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Using Social Media to Advance Your Career

By: Ronda Payne

Published On: July 26, 2018

Social media is everywhere and everyone seems to be part of it. Facebook, Instagram, SnapChat, you name it, people are using these tools, spending time creating online personas and even trying to get jobs through their social media accounts.

Sometimes it feels overwhelming to stay up to speed with social media feeds, but what if it could help you advance your career? What if using social media effectively allowed you to reach the right people to help make a positive job change? You’d take the time to stay engaged and be well-positioned. We all would – and we all should, because social media can allow you to be a better self-marketer and help you find the right next job.

When you’re looking for career advancement, social media is a lot more strategic and targeted than epic fail video compilations, posting items for sale or chatting with old friends from high school. You need to begin your social media job campaign from a different place than your personal use.

One in three employers have said they dropped a potential employee off the radar because of something they found online – and 93% of employers DO check you out online.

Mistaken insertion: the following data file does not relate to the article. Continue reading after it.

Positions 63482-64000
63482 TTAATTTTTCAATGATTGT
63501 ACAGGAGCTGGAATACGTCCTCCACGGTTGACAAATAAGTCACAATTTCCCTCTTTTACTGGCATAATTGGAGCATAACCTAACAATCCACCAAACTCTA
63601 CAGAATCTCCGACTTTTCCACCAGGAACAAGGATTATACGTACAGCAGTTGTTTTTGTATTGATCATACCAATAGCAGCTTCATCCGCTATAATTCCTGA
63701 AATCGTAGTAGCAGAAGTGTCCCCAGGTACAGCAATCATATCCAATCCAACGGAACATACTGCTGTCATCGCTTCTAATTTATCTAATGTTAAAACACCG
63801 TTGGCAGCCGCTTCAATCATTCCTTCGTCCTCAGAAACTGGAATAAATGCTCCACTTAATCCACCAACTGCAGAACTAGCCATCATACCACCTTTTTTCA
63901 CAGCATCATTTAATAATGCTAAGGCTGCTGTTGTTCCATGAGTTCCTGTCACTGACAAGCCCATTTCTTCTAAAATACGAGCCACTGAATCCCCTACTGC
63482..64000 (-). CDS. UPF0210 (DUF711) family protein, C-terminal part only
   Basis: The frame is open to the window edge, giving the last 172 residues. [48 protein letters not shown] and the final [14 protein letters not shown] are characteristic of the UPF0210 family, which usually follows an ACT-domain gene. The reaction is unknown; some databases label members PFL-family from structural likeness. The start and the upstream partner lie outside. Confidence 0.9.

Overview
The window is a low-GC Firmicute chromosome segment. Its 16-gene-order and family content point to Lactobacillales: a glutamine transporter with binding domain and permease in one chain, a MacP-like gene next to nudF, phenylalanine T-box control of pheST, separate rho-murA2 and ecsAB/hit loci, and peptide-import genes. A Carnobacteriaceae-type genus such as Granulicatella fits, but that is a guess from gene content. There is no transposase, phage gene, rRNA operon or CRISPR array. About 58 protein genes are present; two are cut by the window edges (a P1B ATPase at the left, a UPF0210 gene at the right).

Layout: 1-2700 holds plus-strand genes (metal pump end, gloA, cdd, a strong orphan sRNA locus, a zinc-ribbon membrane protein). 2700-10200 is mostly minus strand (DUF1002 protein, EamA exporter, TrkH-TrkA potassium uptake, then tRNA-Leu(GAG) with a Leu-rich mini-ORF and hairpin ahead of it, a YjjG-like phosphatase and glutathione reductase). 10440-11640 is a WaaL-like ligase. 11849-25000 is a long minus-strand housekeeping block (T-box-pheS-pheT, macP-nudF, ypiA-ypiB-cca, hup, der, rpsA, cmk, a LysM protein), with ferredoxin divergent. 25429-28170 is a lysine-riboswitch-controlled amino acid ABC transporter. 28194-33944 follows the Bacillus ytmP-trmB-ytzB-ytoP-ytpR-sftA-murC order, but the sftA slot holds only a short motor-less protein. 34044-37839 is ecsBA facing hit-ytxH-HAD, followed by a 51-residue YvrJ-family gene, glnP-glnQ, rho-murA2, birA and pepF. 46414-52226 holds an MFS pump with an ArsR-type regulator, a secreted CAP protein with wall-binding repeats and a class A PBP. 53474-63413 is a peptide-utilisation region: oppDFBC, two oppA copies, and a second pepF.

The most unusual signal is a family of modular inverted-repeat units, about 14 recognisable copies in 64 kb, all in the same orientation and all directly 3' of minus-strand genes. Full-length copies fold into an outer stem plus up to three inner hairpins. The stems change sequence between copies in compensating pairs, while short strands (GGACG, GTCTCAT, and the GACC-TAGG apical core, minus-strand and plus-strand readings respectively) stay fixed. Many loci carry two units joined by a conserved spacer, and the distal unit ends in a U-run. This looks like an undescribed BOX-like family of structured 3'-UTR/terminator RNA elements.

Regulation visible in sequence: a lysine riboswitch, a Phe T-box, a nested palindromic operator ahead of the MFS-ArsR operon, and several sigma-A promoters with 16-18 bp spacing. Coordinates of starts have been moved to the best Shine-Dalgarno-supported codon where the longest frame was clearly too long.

Target the Right Platforms

Not every company is on the same social media platforms as you. In fact, most companies are selective in that they tend to be only on the platforms where they reach their target audience. Hint: sometimes that target audience is their next new hire. Plus, because so many hiring managers check online for information about a potential hire, you want to be sure you can be seen the way you want to be seen professionally. Remember, one in three employers have said they dropped a potential employee off the radar because of something they found online – and 93% of employers DO check you out online.

We recommend starting with “the big three” platforms when it comes to your job search. Facebook, LinkedIn and Twitter are the most likely to be used by companies, but there are definitely exceptions. Consider the style and nature of the companies you want to work for. If it’s a young start-up with a funky, creative vibe, they may not be on Facebook at all. Perhaps they spend more time with Instagram. Companies with products geared towards families are likely to be on Facebook and may have a Pinterest presence.